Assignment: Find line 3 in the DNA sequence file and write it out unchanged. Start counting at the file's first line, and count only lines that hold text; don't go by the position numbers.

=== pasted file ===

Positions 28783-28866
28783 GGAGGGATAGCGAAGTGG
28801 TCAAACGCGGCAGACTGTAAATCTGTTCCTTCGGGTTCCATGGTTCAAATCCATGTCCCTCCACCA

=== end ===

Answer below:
28801 TCAAACGCGGCAGACTGTAAATCTGTTCCTTCGGGTTCCATGGTTCAAATCCATGTCCCTCCACCA